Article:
Insufficient natural killer cell responses against retroviruses: how to improve NK cell killing of retrovirus-infected cellsReport as inadecuate




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Retrovirology

, 13:77

First Online: 08 November 2016Received: 12 August 2016Accepted: 27 October 2016

Abstract

Natural killer NK cells belong to the innate immune system and protect against cancers and a variety of viruses including retroviruses by killing transformed or infected cells. They express activating and inhibitory receptors on their cell surface and often become activated after recognizing virus-infected cells. They have diverse antiviral effector functions like the release of cytotoxic granules, cytokine production and antibody dependent cellular cytotoxicity. The importance of NK cell activity in retroviral infections became evident due to the discovery of several viral strategies to escape recognition and elimination by NK cells. Mutational sequence polymorphisms as well as modulation of surface receptors and their ligands are mechanisms of the human immunodeficiency virus-1 to evade NK cell-mediated immune pressure. In Friend retrovirus infected mice the virus can manipulate molecular or cellular immune factors that in turn suppress the NK cell response. In this model NK cells lack cytokines for optimal activation and can be functionally suppressed by regulatory T cells. However, these inhibitory pathways can be overcome therapeutically to achieve full activation of NK cell responses and ultimately control dissemination of retroviral infection. One effective approach is to modulate the crosstalk between NK cells and dendritic cells, which produce NK cell-stimulating cytokines like type I interferons IFN, IL-12, IL-15, and IL-18 upon retrovirus sensing or infection. Therapeutic administration of IFNα directly increases NK cell killing of retrovirus-infected cells. In addition, IL-2-anti-IL-2 complexes that direct IL-2 to NK cells have been shown to significantly improve control of retroviral infection by NK cells in vivo. In this review, we describe novel approaches to improve NK cell effector functions in retroviral infections. Immunotherapies that target NK cells of patients suffering from viral infections might be a promising treatment option for the future.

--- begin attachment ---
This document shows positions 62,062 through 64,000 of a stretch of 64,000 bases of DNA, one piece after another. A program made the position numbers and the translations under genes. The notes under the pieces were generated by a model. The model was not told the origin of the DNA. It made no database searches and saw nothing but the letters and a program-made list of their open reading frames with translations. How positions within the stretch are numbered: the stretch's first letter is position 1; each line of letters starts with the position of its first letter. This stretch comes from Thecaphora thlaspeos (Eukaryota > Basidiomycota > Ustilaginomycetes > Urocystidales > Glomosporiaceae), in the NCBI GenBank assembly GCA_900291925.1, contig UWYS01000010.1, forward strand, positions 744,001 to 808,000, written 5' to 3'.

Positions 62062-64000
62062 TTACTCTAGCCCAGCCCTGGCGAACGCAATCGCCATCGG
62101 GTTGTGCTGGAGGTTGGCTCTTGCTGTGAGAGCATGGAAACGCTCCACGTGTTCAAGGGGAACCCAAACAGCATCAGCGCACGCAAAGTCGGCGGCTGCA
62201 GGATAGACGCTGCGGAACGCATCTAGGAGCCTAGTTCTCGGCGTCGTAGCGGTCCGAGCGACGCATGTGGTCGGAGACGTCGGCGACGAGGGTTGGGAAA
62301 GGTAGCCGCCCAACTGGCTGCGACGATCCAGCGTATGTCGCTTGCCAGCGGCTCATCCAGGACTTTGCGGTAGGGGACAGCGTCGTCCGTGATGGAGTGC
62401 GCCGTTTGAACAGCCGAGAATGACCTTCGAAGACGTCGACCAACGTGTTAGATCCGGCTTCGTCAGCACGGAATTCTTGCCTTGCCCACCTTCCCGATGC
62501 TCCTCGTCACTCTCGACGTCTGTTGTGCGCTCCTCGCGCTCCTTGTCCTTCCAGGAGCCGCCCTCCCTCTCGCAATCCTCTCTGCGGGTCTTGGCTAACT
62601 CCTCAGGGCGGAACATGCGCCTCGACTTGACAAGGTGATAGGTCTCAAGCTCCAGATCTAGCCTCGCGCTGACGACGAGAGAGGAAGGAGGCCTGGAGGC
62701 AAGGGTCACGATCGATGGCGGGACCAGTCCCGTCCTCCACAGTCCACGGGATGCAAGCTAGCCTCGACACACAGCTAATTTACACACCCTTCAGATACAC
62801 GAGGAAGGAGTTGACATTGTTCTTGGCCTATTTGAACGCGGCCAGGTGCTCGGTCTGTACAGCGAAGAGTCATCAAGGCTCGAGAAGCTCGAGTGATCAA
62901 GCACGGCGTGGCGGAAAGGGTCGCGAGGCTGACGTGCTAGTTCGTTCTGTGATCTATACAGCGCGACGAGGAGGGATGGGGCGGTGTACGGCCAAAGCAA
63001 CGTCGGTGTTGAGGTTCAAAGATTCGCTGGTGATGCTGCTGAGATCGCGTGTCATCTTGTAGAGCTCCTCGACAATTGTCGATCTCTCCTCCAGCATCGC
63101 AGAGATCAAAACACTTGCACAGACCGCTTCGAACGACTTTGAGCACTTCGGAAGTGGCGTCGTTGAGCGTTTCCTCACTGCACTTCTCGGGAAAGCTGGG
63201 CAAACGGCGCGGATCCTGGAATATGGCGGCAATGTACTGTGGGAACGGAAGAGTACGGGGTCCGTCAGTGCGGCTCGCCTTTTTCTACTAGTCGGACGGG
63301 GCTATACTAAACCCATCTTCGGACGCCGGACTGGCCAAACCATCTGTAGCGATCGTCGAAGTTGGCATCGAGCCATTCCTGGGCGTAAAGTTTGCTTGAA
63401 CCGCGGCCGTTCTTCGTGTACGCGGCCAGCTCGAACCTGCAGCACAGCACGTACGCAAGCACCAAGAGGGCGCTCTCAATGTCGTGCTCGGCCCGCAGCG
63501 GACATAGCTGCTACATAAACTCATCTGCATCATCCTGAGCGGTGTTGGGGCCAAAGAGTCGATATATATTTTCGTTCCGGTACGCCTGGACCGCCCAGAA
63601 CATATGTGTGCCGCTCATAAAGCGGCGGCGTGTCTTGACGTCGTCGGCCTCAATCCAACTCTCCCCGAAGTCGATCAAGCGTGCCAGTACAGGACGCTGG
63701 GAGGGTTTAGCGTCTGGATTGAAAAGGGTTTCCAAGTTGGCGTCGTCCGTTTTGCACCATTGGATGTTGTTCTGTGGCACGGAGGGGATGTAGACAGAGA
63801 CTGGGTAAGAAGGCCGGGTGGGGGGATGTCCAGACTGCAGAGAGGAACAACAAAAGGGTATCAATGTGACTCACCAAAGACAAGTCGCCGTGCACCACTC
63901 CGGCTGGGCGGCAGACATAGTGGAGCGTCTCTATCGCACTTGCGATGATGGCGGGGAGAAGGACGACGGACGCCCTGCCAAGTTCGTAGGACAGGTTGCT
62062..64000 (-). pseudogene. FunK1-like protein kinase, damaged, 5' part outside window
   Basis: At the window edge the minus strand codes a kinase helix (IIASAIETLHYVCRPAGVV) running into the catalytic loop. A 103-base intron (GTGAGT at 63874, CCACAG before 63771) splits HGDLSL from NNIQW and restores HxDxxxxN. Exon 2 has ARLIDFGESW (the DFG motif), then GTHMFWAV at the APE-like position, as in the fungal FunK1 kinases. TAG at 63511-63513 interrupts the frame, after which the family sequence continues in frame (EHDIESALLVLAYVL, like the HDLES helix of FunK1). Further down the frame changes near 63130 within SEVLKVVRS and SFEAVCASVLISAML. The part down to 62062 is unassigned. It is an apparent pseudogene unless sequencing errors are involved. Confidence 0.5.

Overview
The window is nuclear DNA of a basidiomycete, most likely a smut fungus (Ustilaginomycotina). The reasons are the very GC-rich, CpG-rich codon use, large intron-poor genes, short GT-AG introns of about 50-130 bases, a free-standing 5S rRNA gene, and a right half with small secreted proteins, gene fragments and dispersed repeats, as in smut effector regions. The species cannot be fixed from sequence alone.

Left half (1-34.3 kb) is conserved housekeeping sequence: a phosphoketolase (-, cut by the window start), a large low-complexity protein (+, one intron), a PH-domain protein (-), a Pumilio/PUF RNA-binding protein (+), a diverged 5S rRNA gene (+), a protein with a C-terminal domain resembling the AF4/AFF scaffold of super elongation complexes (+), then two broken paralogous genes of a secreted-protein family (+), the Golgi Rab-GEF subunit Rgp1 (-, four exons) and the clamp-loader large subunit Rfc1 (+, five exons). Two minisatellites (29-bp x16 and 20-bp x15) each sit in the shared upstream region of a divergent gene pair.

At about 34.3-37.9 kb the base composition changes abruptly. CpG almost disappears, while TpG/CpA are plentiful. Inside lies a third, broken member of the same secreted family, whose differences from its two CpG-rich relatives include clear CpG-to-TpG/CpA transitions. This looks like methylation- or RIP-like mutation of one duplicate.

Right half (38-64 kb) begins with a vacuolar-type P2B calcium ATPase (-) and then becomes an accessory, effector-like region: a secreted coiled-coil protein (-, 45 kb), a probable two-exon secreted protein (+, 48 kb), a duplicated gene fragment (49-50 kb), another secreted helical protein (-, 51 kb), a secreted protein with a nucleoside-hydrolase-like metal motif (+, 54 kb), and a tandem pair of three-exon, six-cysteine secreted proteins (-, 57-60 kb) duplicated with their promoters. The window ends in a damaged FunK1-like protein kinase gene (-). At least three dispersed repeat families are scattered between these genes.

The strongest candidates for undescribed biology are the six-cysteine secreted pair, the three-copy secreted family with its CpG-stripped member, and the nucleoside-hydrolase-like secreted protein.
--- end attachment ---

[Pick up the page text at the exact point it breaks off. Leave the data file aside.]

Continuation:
Elisabeth Littwitz-Salomon, Ulf Dittmer, and Kathrin Sutter contributed equally to this review

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Author: Elisabeth Littwitz-Salomon - Ulf Dittmer - Kathrin Sutter

Source: https://link.springer.com/article/10.1186/s12977-016-0311-8







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